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1. We can sometimes use for + ing to talk about the purpose of a thing. When we do, it means the same as to + infinitive.
. What is that for? It is for opening envelopes
. This bell is for calling the waiter.
. This bell is to call the waiter.
2. When we talk about the purpose of somebody's actions, we cannot use for + ing.
. I went there to ask for help.
. You will have to queue a long time. to get tickets.
3. However, it is sometimes possible to use for + noun for this.
. I went there for help.
. You will have to queue a long timefor tickets.
4. We can also use for + object + infinitive to talk about a purpose.
. I gave her a notebook for her to write down new English words she found.
. They sent a form for me to sign.
5. We also use the pattern for + object + infinitive in sentences after is or was.
. The plan is for us to get to Barcelona by lunchtime.
. The objective was for them to get the work finished by the end of last month.
6. We can add details to a noun by using the pattern for + object + infinitive
. That is an expensive place for them to stay.
. There is a lot of work for us to do.
. There is no need for you to be so aggressive.
7. We also use the pattern for + object + infinitive after certain verbs and adjectives.
. I am waiting for him to make the first move.
. I have arranged for you to see the bank manager tomorrow morning.
. We are keen for you to take the job.
Which one is correct?
Some useful expression using ABOUT:
1. no doubt about
There is no doubt about his ability but he doesn’t work well with other people
2. bring about change
We need to bring about change quickly or the company will go bankrupt.
3. everybody is talking about it
Everybody is talking about the argument they had.
4. be asked about
I am often asked about how I became so successful.
5. speak to them about
You need to speak to them about this and make sure they never do it again.
6. anything I can do about it?
Is there anything I can do about my financial situation?
7. concerned about
i’m concerned about Simon. He is acting very strangely.
8. speculate about
We can only speculate about what happened. We will never know for sure.
9. about to change
I am not happy with what has been happening. I must warn you that things are about to change around here.
10. know a lot about
Ask Sally. She knows a lot about that.
11. talking about
What are you two whispering about?
12. known about
Little is known about what happened.
13. hear about
I know you have just been to Hawaii. I want to hear all about it.
14. keep your wits about you
Be very careful. There are lots of thieves around. Keep your wits about you.
1. About can mean ‘here and there’.
. She is always out and about.
. He sits about doing nothing.
. They go about interviewing the public.
2. Just about means ‘almost’.
. I have just about finished.
. I have had just about enough of him and his patronizing tone.
. The money we get will just about pay for the new equipment.
3. Be about to means that something is on the point of happening.
. I am about to change jobs.
. He is about to give in his resignation.
. Please listen carefully. i am about to say something important.
[05/05/14] Sin is its own punishment, devouring you from the inside.
[05/05/14] Liberals and conservatives disagree over what are the most important sins. For conservatives, the sins that matter are personal irresponsibility, the flight from family life, sexual permissiveness, the failure of individuals to work hard. For liberals, the gravest sins are intolerance, a lack of generosity toward the needy, narrow-mindedness toward social and racial minorities.
1. To mean that you concern
. I have heard all about it.
. There is nothing we can do about it.
. The great thing about her is that she never gives up.
2. To mean ‘approximately’. We can also use around for this but about is less formal.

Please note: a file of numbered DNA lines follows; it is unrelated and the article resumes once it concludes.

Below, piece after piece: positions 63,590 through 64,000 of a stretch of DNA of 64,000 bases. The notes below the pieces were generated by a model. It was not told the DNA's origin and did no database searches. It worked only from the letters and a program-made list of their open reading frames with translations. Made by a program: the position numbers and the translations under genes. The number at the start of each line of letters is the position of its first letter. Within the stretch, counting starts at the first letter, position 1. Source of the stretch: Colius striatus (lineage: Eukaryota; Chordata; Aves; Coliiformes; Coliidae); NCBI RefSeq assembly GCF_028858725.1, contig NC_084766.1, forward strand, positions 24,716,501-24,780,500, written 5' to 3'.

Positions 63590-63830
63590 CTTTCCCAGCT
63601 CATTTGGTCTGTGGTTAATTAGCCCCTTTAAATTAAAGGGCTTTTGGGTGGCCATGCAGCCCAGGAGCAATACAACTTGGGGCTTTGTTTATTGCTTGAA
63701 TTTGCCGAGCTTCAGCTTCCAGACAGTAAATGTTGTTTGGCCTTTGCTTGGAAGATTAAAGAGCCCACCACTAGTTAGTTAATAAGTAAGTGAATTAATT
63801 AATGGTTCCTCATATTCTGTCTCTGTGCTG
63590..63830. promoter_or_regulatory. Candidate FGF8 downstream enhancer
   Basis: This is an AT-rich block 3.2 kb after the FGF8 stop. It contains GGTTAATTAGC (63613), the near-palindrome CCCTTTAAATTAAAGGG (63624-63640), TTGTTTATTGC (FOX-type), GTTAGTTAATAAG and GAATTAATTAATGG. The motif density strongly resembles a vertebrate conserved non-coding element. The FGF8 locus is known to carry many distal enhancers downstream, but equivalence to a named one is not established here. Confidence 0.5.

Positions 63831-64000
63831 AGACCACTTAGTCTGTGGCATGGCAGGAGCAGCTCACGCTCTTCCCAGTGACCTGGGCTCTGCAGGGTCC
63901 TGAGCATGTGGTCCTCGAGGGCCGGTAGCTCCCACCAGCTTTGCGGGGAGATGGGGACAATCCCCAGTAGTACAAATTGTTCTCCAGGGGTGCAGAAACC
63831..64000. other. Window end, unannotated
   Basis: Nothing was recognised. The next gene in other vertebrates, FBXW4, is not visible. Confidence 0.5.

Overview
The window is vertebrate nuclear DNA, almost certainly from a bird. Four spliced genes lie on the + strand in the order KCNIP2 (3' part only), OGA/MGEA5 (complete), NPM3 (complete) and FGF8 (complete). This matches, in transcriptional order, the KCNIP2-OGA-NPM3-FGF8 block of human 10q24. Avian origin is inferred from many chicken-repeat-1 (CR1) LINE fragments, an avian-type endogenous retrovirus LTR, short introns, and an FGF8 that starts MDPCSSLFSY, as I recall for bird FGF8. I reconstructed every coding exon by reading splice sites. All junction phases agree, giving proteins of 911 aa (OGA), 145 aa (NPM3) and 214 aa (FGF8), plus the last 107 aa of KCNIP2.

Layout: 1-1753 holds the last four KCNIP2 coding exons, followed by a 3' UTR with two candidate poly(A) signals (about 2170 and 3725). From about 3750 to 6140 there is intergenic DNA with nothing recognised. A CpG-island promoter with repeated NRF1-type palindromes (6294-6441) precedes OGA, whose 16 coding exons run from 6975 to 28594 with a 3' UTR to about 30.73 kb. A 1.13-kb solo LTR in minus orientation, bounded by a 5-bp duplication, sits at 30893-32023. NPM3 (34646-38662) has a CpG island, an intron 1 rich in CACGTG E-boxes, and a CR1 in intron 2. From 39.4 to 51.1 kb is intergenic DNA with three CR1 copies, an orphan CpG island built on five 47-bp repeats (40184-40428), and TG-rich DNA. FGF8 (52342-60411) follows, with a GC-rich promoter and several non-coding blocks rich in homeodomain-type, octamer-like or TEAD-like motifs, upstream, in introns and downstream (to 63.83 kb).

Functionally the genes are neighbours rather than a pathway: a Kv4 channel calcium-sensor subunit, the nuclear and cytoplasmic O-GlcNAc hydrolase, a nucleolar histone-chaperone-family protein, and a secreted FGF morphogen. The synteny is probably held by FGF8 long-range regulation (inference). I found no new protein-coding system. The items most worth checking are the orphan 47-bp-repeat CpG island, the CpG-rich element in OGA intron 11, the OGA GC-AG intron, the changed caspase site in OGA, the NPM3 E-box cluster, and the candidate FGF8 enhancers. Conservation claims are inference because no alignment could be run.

. About six hundred people were present.
. About half the people agreed.
. Come round at about six.
3. Use 'How about' and 'What about' to make suggestions.
. What about asking Tom?
. How about leaving that for the time being?
. What about a break?
4. Use What about ( but not How about) for more genuine questions.
. What about the workers? Have you thought about them?
. What about the dog? What do we do with her?
5. Use about and on to talk about the subject of a discussion. We use on for more formal situations..
. They talked about the bad economic situation.
. He gave a lecture on the economy.
[04/29/14] Marriage is a land mine. A really intimate land mine. Adultery to kitchen fires. Never a dull [moment].
[04/29/14] The present relationship existing between husband and wife, where one claims a command over the actions of the other, is nothing more than a remnant of the old leaven of slavery. It is necessarily destructive of refined love; for how can a man continue to regard as his type of the ideal a being whom he has, be denying an equality of privilege with himself, degraded to something below himself?
WILL HAVE DONE:
1. We can use 'will have done' to talk about what will have been achieved by a certain moment in time.
. We'll have been in these offices for eight years next month.
. She'll have visited ten countries in twelve days by the time she gets back.
. I'll have finished this project by Friday.
2. If we want to emphasise the continuity of the activity, we can use the continuous form.
. I'll have been working here for 35 years by the time I retire.
. She'll have been driving for more than fifteen hours straight by the time she gets here.
. They'll have been working with us for 15 years by the end of this year.
3. We can also use 'will have done' to predict what we think has already happened at present.
. He'll have already read the report by now. Too late to change it.
. She'll have boarded her plane. It's too late to contact her.
. They'll have decided by now. We should hear the result today or tomorrow.
[04/28/14] Kindness, as we will see, has many facets. But its essence is as simple as can be. We will find that kindness is a way of making _less_ effort. It is the most economic attitude there is, because it saves us much energy that we might otherwise waste in suspicion, worry, resentment, manipulation, or unnecessary defense. It is an attitude that, by eliminating the inessential, brings us back to the simplicity of being.
[04/28/14] Kindness holds the key to the secret of our own transformation and, in the process, of the transformation of the world.
WILL BE DOING:
1. We can use 'will be doing' to talk about something that will be in progress at a particular moment in the future.